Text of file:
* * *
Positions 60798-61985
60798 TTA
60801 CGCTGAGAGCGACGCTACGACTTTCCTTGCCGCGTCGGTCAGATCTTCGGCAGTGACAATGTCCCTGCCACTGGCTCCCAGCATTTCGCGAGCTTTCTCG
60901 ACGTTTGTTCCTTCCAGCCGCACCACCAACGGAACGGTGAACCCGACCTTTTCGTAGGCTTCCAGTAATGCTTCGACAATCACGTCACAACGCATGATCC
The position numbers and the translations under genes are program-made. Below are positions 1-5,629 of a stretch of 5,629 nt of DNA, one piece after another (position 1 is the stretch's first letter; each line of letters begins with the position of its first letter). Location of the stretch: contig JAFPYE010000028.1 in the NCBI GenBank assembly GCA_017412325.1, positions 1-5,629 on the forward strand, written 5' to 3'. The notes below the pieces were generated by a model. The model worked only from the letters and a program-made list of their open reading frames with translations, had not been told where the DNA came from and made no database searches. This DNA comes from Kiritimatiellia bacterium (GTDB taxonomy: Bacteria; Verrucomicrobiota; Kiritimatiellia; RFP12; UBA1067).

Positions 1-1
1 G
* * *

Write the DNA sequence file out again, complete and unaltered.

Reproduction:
Positions 60798-61985
60798 TTA
60801 CGCTGAGAGCGACGCTACGACTTTCCTTGCCGCGTCGGTCAGATCTTCGGCAGTGACAATGTCCCTGCCACTGGCTCCCAGCATTTCGCGAGCTTTCTCG
60901 ACGTTTGTTCCTTCCAGCCGCACCACCAACGGAACGGTGAACCCGACCTTTTCGTAGGCTTCCAGTAATGCTTCGACAATCACGTCACAACGCATGATCC
The position numbers and the translations under genes are program-made. Below are positions 1-5,629 of a stretch of 5,629 nt of DNA, one piece after another (position 1 is the stretch's first letter; each line of letters begins with the position of its first letter). Location of the stretch: contig JAFPYE010000028.1 in the NCBI GenBank assembly GCA_017412325.1, positions 1-5,629 on the forward strand, written 5' to 3'. The notes below the pieces were generated by a model. The model worked only from the letters and a program-made list of their open reading frames with translations, had not been told where the DNA came from and made no database searches. This DNA comes from Kiritimatiellia bacterium (GTDB taxonomy: Bacteria; Verrucomicrobiota; Kiritimatiellia; RFP12; UBA1067).

Positions 1-1
1 G